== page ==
Glycoproteinoses belong to the lysosomal storage disorders group. The common feature of these diseases is the deficiency of a lysosomal protein that is part of glycan catabolism. Most of the lysosomal enzymes involved in the hydrolysis of glycoprotein carbohydrate chains are exo-glycosidases, which stepwise remove terminal monosaccharides. Thus, the deficiency of a single enzyme causes the blockage of the entire pathway and induces a storage of incompletely degraded substances inside the lysosome. Different mutations may be observed in a single disease and in all cases account for the non-expression of lysosomal glycosidase activity. Different clinical phenotypes generally characterize a specific disorder, which rather must be described as a continuum in severity, suggesting that other biochemical or environmental factors influence the course of the disease. This review provides details on clinical features, genotype-phenotype correlations, enzymology and biochemical storage of four human glycoprotein lysosomal storage disorders, respectively α- and β-mannosidosis, fucosidosis and α-N-acetylgalactosaminidase deficiency. Moreover, several animal disorders of glycoprotein metabolism have been found and constitute valuable models for the understanding of their human counterparts. Copyright (C) 1999.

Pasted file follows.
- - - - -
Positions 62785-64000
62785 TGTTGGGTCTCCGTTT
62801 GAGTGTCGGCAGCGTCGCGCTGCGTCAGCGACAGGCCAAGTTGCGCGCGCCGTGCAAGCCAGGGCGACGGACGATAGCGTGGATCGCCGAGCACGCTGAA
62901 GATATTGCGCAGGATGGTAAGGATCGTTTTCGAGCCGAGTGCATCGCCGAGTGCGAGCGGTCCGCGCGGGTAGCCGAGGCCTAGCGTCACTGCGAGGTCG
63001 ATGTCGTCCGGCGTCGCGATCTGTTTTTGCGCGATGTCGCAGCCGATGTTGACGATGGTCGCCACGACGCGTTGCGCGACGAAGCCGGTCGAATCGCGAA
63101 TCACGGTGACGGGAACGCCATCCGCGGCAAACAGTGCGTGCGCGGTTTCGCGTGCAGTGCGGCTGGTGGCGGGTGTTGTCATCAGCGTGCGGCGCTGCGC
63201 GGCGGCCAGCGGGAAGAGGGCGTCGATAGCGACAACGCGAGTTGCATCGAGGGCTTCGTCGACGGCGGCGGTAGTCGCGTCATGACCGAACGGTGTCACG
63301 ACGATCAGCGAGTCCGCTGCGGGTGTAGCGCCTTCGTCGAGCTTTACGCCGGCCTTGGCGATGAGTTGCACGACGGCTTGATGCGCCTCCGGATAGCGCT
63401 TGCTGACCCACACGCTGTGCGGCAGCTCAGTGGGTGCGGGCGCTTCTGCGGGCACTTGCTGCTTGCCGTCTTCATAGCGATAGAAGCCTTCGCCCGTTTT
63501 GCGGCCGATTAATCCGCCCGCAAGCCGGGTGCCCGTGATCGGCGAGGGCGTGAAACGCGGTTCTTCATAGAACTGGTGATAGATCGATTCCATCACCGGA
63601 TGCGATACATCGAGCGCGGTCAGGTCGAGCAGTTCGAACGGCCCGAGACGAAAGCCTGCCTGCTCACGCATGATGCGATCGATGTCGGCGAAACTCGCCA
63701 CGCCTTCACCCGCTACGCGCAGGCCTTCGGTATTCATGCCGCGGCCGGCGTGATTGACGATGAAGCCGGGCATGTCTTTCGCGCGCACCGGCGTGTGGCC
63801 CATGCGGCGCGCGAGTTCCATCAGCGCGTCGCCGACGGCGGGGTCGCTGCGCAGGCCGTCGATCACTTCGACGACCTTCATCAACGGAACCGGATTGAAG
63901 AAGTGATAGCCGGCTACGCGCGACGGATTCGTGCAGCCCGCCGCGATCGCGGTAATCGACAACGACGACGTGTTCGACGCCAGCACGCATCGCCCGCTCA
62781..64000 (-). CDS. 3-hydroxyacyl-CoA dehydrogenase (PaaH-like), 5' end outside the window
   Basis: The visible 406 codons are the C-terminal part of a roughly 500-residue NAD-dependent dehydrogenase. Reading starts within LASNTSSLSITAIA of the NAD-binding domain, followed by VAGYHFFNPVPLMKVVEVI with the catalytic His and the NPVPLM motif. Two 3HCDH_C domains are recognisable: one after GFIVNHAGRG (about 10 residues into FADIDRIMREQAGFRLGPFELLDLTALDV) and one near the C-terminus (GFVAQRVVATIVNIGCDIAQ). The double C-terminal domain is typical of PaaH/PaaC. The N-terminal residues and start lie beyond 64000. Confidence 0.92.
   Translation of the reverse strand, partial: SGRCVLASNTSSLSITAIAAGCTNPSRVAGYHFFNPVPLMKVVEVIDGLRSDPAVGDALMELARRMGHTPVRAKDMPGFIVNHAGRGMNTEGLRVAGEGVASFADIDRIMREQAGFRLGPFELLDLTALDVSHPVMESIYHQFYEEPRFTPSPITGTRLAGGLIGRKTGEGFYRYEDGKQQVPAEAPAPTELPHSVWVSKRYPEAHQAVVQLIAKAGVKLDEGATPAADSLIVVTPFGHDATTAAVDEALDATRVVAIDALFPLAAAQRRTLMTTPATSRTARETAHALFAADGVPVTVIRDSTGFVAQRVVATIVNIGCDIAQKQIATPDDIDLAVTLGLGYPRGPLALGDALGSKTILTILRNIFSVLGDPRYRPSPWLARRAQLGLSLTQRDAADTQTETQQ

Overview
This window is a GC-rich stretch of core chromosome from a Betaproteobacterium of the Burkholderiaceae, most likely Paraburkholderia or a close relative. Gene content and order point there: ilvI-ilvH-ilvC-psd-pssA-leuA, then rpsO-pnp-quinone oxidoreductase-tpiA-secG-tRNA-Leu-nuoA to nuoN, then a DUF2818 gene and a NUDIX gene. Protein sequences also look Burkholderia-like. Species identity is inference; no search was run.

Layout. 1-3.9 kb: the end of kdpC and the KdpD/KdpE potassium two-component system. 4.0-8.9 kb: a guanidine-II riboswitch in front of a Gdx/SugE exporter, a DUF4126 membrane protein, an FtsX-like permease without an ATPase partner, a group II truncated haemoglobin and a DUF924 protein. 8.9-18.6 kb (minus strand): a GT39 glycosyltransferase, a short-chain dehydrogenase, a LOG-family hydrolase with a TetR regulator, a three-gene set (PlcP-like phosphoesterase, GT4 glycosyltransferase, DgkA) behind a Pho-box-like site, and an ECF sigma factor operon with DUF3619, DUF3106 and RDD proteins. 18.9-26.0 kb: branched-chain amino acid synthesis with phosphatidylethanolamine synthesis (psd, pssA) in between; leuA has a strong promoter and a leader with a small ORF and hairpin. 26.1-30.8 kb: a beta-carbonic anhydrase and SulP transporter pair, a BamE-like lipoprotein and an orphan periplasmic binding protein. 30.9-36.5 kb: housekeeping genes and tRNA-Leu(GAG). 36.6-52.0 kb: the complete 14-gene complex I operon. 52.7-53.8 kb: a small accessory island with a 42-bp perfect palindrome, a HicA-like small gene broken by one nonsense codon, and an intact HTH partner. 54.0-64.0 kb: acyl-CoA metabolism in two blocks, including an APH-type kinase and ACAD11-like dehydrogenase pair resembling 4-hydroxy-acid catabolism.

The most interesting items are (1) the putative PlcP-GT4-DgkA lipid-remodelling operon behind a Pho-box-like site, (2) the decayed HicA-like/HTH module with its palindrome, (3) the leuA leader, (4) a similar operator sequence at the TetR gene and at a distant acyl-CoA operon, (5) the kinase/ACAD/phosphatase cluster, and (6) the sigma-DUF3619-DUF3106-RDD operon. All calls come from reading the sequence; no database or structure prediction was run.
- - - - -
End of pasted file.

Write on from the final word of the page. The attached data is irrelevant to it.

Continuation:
Michalski, J. C., & Klein, A. (1999, October 8). Glycoprotein lysosomal storage disorders: α- and β-mannosidosis, fucosidosis and α-N-acetylgalactosaminidase deficiency. Biochimica et Biophysica Acta - Molecular Basis of Disease. https://doi.org/10.1016/S0925-4439(99)00077-0